Nir Shoshani, founder of N.R. Investments, the developer behind the project, anticipates consumers will seek out spaces with extra protections during and following the pandemic, due to heightened awareness of how viruses spread.
“People are looking for a safe, secure and sustainable environment,” he said. “That’s what landlords will be expected to provide.”
While Shoshani admitted those features could probably draw higher rents, he said he’s not sure that’s justified. Some protective measures, such as UV lights, are relatively inexpensive to purchase and install, and should be prioritized to enhance public safety, he said.
Privacy is another feature in high demand.
John Farina, president and CEO of Philadelphia-based U.S. Construction, said there’s been increased interest in privacy measures by residences at Ocean Delray, a 19-unit boutique building under development in Delray Beach.
The building has 19 private garages, nine private elevators and nine separate lobbies, all designed to limit contact among residents. All of the entrances are operated by fobs, eliminating contact with high-touch points such as elevator buttons and door handles.
That feature has been well-received in the age of social distancing, Farina said. The units, which sell for between $5 million and $9 million, are 50% sold.
“The trend right now is eliminating share points,” he said. “People have more questions about potential contact in entryways or parking areas – the kind of details they don’t usually dig into.”
Rolling with the punches
When Covid-19 hit, offices sent their employees home, business travel froze and convention centers were left empty, with no events to host.
That stripped North Miami-based Exquisite Catering by Robert of most of its clients.
The corporate catering company quickly switched gears to produce premade family dinners, available for delivery. Priced at $60 each (including delivery), the meals are earning just a fraction of what Exquisite Catering usually brings in, but are sufficient to pay the bills and retain staff.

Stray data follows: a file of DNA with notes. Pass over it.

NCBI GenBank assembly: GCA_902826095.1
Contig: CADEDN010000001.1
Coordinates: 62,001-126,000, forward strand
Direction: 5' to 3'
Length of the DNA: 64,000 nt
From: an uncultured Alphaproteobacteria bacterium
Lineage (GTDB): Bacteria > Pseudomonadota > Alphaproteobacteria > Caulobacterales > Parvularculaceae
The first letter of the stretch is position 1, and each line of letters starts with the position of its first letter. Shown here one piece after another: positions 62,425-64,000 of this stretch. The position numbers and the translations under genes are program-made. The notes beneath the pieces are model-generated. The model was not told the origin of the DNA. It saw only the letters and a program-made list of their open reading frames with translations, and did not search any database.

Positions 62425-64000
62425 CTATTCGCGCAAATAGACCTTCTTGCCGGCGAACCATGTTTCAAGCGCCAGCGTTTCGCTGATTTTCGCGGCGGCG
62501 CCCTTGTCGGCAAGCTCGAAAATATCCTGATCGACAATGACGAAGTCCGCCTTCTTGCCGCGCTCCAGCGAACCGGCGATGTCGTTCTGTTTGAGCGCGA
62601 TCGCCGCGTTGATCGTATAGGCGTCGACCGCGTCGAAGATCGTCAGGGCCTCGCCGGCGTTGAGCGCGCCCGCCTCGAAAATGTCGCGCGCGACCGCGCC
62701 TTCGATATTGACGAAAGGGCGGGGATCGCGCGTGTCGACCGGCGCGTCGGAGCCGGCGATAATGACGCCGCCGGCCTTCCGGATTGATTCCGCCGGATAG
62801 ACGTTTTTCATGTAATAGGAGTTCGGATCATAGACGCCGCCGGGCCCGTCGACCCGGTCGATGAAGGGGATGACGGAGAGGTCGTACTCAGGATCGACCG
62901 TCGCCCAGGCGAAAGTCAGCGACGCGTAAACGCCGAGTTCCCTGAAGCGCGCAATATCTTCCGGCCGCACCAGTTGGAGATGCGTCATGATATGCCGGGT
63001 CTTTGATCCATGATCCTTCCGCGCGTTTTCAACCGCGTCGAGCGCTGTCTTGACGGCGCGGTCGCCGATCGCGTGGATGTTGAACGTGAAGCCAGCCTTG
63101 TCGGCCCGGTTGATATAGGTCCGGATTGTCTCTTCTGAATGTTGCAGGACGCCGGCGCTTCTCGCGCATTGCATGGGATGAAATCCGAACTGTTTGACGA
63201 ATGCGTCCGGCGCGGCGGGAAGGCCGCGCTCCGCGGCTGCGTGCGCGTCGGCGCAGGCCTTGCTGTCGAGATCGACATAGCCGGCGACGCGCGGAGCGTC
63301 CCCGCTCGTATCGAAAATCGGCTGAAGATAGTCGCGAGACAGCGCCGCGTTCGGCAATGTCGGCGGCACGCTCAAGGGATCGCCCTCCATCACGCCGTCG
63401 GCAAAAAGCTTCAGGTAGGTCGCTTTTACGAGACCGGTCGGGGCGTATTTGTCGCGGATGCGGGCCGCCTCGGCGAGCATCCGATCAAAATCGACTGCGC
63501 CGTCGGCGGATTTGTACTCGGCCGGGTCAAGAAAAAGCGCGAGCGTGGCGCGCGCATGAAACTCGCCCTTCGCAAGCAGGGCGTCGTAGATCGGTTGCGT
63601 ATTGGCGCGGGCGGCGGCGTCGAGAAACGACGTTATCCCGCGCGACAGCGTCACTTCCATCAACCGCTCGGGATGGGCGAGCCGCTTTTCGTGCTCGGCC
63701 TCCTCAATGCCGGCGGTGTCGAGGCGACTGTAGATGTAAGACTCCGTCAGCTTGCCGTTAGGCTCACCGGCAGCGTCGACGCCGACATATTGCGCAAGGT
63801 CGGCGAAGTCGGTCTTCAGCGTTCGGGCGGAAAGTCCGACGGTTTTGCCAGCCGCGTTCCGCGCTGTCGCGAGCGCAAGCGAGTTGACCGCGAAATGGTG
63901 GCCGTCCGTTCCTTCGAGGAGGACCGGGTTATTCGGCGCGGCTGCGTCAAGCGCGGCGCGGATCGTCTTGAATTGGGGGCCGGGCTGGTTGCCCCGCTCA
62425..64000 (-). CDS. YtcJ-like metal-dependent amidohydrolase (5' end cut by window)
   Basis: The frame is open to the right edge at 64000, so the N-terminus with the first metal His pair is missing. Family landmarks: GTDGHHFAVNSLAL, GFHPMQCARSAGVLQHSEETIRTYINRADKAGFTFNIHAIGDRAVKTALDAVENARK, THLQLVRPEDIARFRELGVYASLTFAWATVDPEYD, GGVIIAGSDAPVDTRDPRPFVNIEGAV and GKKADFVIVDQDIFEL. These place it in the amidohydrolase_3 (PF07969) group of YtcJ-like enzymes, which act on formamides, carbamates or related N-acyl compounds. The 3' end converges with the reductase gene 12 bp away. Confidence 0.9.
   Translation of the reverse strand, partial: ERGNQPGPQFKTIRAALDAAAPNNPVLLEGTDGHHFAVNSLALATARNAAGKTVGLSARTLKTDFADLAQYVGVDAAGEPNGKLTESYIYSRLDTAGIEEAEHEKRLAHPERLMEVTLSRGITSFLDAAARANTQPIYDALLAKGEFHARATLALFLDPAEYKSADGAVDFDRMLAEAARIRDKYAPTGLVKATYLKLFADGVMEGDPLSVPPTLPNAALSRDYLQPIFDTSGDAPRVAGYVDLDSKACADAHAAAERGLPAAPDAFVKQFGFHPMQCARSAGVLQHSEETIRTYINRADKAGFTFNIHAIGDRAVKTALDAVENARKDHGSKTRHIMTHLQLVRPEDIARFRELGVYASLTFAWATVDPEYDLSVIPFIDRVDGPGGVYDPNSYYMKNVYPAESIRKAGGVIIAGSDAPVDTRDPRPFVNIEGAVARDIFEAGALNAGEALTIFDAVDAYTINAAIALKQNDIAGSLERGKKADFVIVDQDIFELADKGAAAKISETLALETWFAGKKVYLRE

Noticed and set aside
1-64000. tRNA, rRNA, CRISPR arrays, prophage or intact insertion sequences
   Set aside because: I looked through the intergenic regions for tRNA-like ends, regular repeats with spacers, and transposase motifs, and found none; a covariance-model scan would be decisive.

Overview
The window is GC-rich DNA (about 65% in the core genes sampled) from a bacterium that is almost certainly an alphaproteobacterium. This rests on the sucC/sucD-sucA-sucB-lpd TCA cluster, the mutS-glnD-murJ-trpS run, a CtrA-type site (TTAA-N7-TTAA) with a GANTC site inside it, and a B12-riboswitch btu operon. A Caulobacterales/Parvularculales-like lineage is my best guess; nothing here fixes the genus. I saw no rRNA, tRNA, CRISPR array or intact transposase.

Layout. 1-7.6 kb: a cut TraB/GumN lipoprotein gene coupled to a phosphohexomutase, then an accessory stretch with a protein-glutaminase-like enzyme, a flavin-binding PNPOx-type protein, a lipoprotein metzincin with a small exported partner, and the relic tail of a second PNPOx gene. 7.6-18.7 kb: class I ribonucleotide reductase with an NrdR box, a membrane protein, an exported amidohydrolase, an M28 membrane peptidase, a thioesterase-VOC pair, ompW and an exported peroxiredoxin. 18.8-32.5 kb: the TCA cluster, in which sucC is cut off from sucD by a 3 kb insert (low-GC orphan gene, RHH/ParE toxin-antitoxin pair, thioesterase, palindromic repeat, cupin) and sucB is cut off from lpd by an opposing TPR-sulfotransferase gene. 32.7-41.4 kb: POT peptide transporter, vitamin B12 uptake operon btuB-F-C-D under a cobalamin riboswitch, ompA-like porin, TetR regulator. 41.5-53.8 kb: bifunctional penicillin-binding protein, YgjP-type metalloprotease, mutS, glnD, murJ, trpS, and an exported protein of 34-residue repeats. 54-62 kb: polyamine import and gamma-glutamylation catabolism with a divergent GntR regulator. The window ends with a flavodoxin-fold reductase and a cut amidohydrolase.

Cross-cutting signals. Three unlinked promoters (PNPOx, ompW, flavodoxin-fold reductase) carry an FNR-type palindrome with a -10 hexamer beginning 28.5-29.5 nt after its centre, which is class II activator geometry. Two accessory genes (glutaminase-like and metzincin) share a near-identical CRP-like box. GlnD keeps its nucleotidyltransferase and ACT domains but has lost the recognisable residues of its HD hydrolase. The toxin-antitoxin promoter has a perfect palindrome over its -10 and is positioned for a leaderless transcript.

“It’s enough to keep the engine running,” owner Robert Egert said.
To keep prices low, Exquisite Catering took its typical catering menu, designed to feed anywhere from 10 to 100 people, and scaled it down to create a five-person family meal. The service launched in early April, when the company was floating in a sea of event cancellations. The concept initially boomed, but slowed once local restaurants began offering similar meal services to make ends meet.
But delivery, combined with a contract Exquisite Catering received to feed National Guard members and Florida Department of Health workers, has kept the company’s 45 staff members employed full time.
“Every little bit helps and keeps people working, but these contracts could come and go,” Egert said.
Fort Lauderdale-based Water Taxi, another business that has seen its usual customer base dissipate, also switched gears.
The hop-on, hop-off boat service offers tours of Fort Lauderdale from the city’s waterway, a narrated excursion that usually includes 10 stops. But when the pandemic hit, the company realized it couldn’t shuttle huge groups on its vessels. When tourists stopped coming, CEO Bill Walker knew it was time to brainstorm.